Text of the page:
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Toronto Economy Strong Going into Next Year

16 September 2012

An increase in housing starts, an increase in existing home sales, and and an employment rate that’s going up, all point to a strong economy for Toronto as we start getting ready to head into next year.

Stats from CanaData show that Toronto’s unemployment rate grew an average of 8.3% in July, a whole percentage stronger than the national average.

This bodes very well for Toronto, not just because the city is sitting higher than the country’s average, but also because the numbers are drastically different from last year. While July of 2011 saw a decline of 25,800, this July saw an increase of 68,200. One of the most surprising things about the larger number of jobs is that nearly all of them (62,800 to be exact,) came from the services sector, with the manufacturing industry a distant second.

But not all industries were up. Construction saw a decrease of 7,600; forestry felt a drop of 3,600; and the utilities sector also fell by 1,800.

The better employment numbers, paired with a seemingly everlasting low interest rate and continued migration to the city have all helped support Toronto’s hot real estate market. The Canada Mortgage and Housing Corporation has predicted that existing home sales in the GTA will be 95,000. This would be a 6.6% increase over the number of sales seen in July 2011, which was 89,102. Housing starts are also up by a whopping 16.7% from July of 2011 in the city, with 49,000 housing starts altogether in 2012 to date. This has been spurred on largely by the number of condominiums that have gone up in the city.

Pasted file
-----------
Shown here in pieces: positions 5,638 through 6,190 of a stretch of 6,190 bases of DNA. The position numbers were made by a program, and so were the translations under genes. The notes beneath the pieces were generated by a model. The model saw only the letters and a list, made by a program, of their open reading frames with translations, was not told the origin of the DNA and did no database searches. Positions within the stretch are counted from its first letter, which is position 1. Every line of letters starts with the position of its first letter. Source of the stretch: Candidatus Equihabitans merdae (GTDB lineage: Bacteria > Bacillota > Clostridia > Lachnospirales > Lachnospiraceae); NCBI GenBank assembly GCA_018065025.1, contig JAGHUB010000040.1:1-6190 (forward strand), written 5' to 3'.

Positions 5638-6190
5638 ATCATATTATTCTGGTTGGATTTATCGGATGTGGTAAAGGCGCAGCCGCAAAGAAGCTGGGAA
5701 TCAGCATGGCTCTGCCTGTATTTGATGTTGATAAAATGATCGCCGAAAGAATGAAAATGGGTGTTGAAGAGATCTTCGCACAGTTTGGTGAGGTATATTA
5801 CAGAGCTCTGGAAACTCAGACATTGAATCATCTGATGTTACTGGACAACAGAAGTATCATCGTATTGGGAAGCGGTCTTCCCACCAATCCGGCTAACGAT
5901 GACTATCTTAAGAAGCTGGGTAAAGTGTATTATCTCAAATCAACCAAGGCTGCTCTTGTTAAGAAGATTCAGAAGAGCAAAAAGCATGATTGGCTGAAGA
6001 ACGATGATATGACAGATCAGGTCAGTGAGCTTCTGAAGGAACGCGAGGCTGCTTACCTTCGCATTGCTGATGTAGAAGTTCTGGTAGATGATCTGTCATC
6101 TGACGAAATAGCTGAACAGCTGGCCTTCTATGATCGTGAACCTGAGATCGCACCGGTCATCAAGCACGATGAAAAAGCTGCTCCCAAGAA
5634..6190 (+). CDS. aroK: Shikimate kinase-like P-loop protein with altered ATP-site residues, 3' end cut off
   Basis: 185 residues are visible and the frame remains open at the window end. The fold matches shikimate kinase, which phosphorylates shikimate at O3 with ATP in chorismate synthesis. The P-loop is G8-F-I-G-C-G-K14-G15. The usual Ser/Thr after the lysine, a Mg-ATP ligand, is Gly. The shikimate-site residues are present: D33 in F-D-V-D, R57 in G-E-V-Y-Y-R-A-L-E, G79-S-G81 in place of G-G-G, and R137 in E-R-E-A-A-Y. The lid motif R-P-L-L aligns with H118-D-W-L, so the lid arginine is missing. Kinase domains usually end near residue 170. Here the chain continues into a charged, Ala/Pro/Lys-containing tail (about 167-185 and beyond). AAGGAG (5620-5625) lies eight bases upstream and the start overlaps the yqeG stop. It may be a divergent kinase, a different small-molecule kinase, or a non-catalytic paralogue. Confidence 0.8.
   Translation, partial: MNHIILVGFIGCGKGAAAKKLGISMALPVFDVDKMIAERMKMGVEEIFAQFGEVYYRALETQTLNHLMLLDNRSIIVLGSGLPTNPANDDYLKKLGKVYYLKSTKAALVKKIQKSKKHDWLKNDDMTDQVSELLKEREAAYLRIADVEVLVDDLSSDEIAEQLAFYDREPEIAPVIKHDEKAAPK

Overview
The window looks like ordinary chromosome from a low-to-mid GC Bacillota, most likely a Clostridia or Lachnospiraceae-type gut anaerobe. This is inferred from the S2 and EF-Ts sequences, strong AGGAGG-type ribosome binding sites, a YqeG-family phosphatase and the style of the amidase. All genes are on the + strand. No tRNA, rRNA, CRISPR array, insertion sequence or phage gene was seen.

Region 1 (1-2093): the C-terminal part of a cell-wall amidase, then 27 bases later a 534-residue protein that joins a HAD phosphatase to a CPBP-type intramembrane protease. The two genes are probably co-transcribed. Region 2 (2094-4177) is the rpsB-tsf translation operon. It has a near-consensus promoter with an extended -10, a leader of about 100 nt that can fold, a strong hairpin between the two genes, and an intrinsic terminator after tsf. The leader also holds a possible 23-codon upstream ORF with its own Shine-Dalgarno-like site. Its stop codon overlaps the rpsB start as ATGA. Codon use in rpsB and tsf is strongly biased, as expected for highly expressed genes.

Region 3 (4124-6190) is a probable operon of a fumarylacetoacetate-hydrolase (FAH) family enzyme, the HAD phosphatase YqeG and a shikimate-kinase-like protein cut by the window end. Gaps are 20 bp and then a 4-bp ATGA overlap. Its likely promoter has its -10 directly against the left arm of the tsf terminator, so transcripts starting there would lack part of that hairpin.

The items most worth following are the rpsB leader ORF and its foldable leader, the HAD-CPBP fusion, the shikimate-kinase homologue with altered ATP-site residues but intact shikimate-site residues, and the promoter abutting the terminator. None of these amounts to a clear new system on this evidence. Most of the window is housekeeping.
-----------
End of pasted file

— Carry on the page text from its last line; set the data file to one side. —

But due to all that building that had been done last year and the beginning of this year, Toronto is also currently experiencing an overstock on the market. And although pre-sales were good in the beginning of the year, that’s not likely going to be a continuing trend. This will result in a decrease of the number of residential condos that are constructed, which could put a further pinch on a construction industry that already saw a decline this year. It’s also not thought that single-family homes will be there to support that decline, as there’s simply not a huge amount of low-density land that’s zoned for residential use; nor is there infrastructure to support it.

But while activity in the condo market might be looking for a slowdown, activity on the commercial real estate market is picking up. Despite the fact that Cushman Wakefield reported a decline in office-related jobs, the vacancy rate for office space dropped to 4.8% from 5.3%. This is the lowest its been since the beginning of 2009, and is due to the fact that offices are being scooped up in the downtown core.

Have you felt the effects of any of these increases or decreases? What was it, and how does it impact your forecast for how the city will do in the coming year? Let us know in the comment section below, or Like us on Facebook and be a part of our Timeline!

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